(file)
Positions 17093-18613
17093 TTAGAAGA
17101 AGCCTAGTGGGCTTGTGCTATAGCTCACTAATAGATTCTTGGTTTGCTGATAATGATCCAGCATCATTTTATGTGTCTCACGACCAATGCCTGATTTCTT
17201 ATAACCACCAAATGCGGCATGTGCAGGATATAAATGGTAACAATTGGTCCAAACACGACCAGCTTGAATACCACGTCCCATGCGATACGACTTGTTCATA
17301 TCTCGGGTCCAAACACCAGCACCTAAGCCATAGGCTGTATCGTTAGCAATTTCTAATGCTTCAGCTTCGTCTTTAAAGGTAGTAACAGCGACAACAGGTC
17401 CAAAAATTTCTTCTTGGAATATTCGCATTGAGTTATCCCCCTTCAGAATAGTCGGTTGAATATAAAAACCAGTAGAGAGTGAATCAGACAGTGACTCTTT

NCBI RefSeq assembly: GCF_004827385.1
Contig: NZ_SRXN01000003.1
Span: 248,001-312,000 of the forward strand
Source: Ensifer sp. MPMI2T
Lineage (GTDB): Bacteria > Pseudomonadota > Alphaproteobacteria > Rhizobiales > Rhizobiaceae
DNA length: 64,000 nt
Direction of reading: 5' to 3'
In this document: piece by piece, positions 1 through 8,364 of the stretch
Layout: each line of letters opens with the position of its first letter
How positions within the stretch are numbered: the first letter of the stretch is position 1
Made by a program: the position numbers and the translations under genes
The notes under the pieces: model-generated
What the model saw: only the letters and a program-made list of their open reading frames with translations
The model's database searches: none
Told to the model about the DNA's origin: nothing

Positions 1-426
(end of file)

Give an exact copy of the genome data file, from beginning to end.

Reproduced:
Positions 17093-18613
17093 TTAGAAGA
17101 AGCCTAGTGGGCTTGTGCTATAGCTCACTAATAGATTCTTGGTTTGCTGATAATGATCCAGCATCATTTTATGTGTCTCACGACCAATGCCTGATTTCTT
17201 ATAACCACCAAATGCGGCATGTGCAGGATATAAATGGTAACAATTGGTCCAAACACGACCAGCTTGAATACCACGTCCCATGCGATACGACTTGTTCATA
17301 TCTCGGGTCCAAACACCAGCACCTAAGCCATAGGCTGTATCGTTAGCAATTTCTAATGCTTCAGCTTCGTCTTTAAAGGTAGTAACAGCGACAACAGGTC
17401 CAAAAATTTCTTCTTGGAATATTCGCATTGAGTTATCCCCCTTCAGAATAGTCGGTTGAATATAAAAACCAGTAGAGAGTGAATCAGACAGTGACTCTTT

NCBI RefSeq assembly: GCF_004827385.1
Contig: NZ_SRXN01000003.1
Span: 248,001-312,000 of the forward strand
Source: Ensifer sp. MPMI2T
Lineage (GTDB): Bacteria > Pseudomonadota > Alphaproteobacteria > Rhizobiales > Rhizobiaceae
DNA length: 64,000 nt
Direction of reading: 5' to 3'
In this document: piece by piece, positions 1 through 8,364 of the stretch
Layout: each line of letters opens with the position of its first letter
How positions within the stretch are numbered: the first letter of the stretch is position 1
Made by a program: the position numbers and the translations under genes
The notes under the pieces: model-generated
What the model saw: only the letters and a program-made list of their open reading frames with translations
The model's database searches: none
Told to the model about the DNA's origin: nothing

Positions 1-426